As a general rule, then, starches are a healthier source of energy than sugars. But even this isn’t the full picture. If carbohydrate is to make up around half of your calorie intake, you need to make sure that the carbs you choose also contain other essential nutrients, otherwise you will end up either lacking in vitamins and minerals, or having to overeat to get everything your body needs. So while fruits contain sugar (some more than others) they are high in essential nutrients and low in calories, so they won’t overload the body with too much unusable energy. Similarly, complex starches that use up a high number of calories on little more than carbohydrate may not be the wisest choice.
This is where ‘refined’ carbohydrates can be a problem. Refined carbohydrates are foods that have been artificially processed in a way that makes them taste good, but removes all the other nutrients in doing so. These processes were usually developed before we really understood nutrition, but remain hugely popular, making up a large part of the average Western diet.
There are two types of refined carbs:
Refined sugars are processed simple carbohydrates, like table sugar, high-fructose corn syrup and agave syrup. Sugar as we know it, in granulated or syrup form, is extracted from fruits and vegetables with high amounts of naturally occurring sugar, and once the sugar is extracted, the rest of the plant is discarded. Refined sugars are the least beneficial type of carbs, as they cause a quick spike of energy that is likely to be converted to fat, and lack any additional nutrients to compensate.
Refined grains are foodstuffs made from processed grain, usually white flour. Here, the healthiest part of the grain, rich in fibre and other nutrients, is removed. Refined grains are complex carbohydrates, so they will release energy more slowly than sugar-rich foods, but as they are lacking in other essential nutrients, they are far less healthy than foods containing the whole grain.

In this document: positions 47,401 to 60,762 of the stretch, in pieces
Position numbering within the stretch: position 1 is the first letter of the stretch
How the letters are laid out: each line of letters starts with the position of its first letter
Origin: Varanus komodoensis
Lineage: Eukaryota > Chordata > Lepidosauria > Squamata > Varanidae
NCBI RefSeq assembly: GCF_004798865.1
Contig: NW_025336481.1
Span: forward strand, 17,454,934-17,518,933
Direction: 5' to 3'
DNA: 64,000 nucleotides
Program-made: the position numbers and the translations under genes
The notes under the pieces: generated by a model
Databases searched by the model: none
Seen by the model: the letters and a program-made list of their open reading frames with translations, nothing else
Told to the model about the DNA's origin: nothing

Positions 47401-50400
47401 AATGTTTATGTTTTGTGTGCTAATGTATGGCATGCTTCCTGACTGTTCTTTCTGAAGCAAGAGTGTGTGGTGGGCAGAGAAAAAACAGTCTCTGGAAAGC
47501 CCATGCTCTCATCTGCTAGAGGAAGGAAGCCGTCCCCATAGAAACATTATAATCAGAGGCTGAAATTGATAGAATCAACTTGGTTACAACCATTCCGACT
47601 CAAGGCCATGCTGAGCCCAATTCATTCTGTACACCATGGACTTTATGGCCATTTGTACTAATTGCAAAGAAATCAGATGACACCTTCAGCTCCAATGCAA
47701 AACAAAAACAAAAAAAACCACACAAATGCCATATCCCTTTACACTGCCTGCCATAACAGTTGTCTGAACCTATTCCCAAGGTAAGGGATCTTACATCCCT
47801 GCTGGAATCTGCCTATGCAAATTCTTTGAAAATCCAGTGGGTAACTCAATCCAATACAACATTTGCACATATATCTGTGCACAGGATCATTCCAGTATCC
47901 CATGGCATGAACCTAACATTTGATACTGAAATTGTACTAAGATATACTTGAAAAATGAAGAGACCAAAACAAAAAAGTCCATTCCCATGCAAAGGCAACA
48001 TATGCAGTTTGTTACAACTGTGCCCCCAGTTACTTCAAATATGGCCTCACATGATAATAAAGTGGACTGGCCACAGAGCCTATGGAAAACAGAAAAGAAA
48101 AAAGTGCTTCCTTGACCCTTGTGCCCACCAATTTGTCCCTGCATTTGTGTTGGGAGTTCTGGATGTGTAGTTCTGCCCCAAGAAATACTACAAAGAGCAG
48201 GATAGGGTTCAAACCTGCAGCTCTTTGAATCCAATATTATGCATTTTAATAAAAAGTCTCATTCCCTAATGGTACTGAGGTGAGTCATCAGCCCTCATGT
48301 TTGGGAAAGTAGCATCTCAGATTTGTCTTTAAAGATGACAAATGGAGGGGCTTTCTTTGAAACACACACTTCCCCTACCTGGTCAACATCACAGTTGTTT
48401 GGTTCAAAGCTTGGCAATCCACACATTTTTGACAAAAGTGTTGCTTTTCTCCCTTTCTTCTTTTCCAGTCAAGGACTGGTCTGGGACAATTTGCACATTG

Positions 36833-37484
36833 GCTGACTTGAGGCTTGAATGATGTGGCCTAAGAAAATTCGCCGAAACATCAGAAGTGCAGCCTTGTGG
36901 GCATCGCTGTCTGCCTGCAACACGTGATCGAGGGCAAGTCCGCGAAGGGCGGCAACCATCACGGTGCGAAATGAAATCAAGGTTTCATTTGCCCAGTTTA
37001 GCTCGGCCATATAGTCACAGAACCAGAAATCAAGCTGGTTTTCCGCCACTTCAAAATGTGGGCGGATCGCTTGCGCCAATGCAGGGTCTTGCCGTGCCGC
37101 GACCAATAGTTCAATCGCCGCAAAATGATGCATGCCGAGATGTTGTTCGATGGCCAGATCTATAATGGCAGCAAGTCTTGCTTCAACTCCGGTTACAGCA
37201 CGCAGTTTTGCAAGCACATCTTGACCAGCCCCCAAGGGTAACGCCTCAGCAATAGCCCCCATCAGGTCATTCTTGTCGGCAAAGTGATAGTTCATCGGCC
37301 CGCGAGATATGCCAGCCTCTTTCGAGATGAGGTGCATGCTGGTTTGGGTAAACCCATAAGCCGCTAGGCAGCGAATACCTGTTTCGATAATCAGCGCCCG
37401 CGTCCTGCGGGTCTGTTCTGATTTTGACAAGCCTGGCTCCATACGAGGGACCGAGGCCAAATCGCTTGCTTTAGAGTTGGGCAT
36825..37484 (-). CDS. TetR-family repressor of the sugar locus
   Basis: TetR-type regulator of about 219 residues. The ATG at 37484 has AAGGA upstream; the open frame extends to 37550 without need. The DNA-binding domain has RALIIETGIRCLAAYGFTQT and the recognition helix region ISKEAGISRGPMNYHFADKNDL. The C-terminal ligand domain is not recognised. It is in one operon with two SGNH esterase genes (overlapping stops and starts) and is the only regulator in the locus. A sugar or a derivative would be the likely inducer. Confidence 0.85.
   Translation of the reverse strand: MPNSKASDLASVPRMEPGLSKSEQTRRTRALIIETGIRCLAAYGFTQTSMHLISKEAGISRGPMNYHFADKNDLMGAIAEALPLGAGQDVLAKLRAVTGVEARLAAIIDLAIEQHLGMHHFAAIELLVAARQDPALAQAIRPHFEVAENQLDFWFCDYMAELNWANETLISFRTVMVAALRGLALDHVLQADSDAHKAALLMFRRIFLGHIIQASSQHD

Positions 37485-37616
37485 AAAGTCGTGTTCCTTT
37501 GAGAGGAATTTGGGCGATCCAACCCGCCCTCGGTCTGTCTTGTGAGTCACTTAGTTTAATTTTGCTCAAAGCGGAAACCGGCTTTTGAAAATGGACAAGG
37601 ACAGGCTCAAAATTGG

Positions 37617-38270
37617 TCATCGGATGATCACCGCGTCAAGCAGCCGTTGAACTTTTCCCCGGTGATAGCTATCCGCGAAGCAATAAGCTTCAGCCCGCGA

What foods are refined carbs? The list.
To get the most out of your carbohydrates, you need to cut out refined or processed carbs, and eat more ‘whole’ carbs, which are richer in vitamins and minerals.
So which foods should you avoid? Follow this useful list, and you shouldn’t go far wrong. And if you find your favourite comfort food on the list, why not try swapping it for something healthier?
Firstly, avoid any foods with added sugar. This includes obvious things like candy, fizzy drinks, pastries, cakes and cookies, but there are other, less obvious culprits. Many breakfast cereals, especially those aimed at children, can be high in sugar, as well as supposedly ‘healthy’ foods like granola bars and flavoured yoghurts. Sports and energy drinks are particularly high in sugar, and should be avoided unless you’re about to do some strenuous exercise. Fruit juice from concentrate also has added sugar, so try to stick to fresh, or make your own.
In fact, so many foodstuffs have added sugar, it’s often difficult to tell. If you’re not sure, check the nutritional information on the packaging. You might be surprised what you find!
The other thing to avoid is anything made from processed grains, usually referred to as ‘white’ as opposed to ‘wholemeal’. This includes white rice, white bread products, white noodles and white pasta. All these foodstuffs are available as healthy wholemeal versions, or, if you’ve already eaten too many carbs, why not try one of these delicious and filling no-carb pasta recipes?